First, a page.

For all of you front-end developers out there, this could be a rare but very good find. It saved me time when working on styling of a web application and I am sharing it with you here today.
How many times have you thought about seamlessly testing an application you run on the localhost under Windows’ most favorite browser – Internet Explorer? While many of you test by running virtual machine and pointing browser to the host Mac’s IP (e.g. 10.0.2.2) to load the page, sometimes the application running on the host does something (in my case SSO – Single Site Sign-on) that redirects you back precisely to localhost server name only. In addition, your front-end application might use REST endpoint running on the same machine under a different port. To address this, we are going to create a tunnel between Windows virtual machine and your host Mac, so that Internet Explorer would feel “integrated” into Mac OS.
In my case, I have two host machine ports I want to forward – 8080 (Java backend app is running there) and 9000 (Grunt is running my server on it), so I am going to open Windows Run prompt (make sure you “run it under Administrator”) and issue the following commands:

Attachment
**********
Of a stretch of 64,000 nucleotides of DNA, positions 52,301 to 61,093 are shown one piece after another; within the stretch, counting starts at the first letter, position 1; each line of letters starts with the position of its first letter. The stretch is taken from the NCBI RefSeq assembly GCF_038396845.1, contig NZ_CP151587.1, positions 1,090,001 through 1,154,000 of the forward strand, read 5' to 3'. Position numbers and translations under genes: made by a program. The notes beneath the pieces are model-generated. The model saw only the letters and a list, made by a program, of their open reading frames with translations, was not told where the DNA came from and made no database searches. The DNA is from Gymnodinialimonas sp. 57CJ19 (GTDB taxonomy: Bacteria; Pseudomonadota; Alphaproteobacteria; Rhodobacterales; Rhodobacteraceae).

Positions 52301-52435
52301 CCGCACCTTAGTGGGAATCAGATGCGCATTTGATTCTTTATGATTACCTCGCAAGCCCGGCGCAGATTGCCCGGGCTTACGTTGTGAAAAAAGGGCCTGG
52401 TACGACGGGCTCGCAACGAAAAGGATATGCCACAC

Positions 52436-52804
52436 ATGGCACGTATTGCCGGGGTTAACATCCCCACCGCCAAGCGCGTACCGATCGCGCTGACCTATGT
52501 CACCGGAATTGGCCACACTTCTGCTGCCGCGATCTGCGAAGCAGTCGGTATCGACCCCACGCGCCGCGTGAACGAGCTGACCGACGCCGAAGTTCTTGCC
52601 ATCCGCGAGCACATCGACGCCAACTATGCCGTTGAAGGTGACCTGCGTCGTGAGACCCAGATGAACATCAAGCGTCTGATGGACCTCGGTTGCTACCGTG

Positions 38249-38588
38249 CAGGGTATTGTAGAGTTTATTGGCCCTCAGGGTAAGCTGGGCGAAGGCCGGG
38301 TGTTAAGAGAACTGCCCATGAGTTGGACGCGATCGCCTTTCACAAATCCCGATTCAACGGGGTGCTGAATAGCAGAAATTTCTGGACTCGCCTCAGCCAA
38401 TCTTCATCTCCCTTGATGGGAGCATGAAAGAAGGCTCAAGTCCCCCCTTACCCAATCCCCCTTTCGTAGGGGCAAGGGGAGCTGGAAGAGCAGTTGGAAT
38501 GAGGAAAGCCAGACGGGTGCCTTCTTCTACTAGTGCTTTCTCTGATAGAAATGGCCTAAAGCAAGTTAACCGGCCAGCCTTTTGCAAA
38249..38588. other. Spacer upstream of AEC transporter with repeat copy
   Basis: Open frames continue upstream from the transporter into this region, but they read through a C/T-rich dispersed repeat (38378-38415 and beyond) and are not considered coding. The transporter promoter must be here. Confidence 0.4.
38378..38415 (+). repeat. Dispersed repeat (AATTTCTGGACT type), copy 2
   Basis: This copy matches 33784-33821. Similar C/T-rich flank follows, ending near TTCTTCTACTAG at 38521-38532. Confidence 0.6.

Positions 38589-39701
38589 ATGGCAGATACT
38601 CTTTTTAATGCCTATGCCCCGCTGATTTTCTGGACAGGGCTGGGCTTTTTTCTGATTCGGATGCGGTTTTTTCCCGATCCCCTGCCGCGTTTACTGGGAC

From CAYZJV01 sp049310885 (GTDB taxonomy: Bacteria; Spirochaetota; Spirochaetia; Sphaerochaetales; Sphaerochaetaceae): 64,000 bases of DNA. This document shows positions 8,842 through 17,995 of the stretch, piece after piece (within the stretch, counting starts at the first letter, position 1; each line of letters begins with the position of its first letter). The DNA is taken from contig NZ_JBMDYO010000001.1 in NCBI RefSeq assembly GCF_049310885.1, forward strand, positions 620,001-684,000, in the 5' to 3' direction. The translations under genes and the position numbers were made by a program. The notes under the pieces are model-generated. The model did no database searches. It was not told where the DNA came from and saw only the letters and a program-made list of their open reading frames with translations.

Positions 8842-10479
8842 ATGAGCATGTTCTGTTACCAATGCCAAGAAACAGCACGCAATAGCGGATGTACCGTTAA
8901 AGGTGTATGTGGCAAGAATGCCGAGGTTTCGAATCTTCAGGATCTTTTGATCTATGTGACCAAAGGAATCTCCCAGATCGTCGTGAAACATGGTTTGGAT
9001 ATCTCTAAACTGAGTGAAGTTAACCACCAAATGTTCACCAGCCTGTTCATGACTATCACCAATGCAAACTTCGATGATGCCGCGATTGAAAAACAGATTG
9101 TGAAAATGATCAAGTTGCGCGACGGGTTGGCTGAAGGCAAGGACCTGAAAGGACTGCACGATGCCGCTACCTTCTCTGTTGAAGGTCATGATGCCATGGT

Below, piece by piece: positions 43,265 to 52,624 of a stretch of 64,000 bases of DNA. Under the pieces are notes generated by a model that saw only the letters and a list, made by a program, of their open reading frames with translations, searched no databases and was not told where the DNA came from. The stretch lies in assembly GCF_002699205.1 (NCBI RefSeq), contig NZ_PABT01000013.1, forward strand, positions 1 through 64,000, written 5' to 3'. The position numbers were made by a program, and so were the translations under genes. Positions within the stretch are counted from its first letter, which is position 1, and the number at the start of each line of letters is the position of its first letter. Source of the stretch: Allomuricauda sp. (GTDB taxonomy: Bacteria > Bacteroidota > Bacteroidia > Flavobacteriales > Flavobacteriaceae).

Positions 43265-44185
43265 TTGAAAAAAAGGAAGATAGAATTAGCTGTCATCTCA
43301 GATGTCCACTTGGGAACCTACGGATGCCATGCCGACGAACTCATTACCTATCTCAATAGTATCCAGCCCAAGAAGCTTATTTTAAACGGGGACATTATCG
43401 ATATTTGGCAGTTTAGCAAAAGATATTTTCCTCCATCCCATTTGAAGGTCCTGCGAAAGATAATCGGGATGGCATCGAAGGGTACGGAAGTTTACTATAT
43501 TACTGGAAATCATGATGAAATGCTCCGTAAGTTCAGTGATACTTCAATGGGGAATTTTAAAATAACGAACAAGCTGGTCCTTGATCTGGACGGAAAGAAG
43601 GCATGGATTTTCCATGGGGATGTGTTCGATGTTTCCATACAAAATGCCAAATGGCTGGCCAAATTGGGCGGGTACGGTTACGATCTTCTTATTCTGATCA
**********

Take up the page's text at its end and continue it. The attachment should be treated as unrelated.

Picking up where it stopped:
netsh interface portproxy add v4tov4 listenport=8080 listenaddress=10.0.2.15 connectport=8080 connectaddress=10.0.2.2
netsh interface portproxy add v4tov4 listenport=9000 listenaddress=10.0.2.15 connectport=9000 connectaddress=10.0.2.2
Note, 10.0.2.15 is the IP of Windows virtual machine (you can get it by running “ipconfig” command) and 10.0.2.2 is the Mac (host) gateway address. Now, if you open your Internet Explorer and go to http://localhost:9000 or http://localhost:8080 you will see your application responding just like it does on the Mac OS.
A few commands you might find handy:
netsh interface portproxy show all
to make sure, you did forwarding correctly and
netsh interface portproxy reset all
to bring things back to how they were.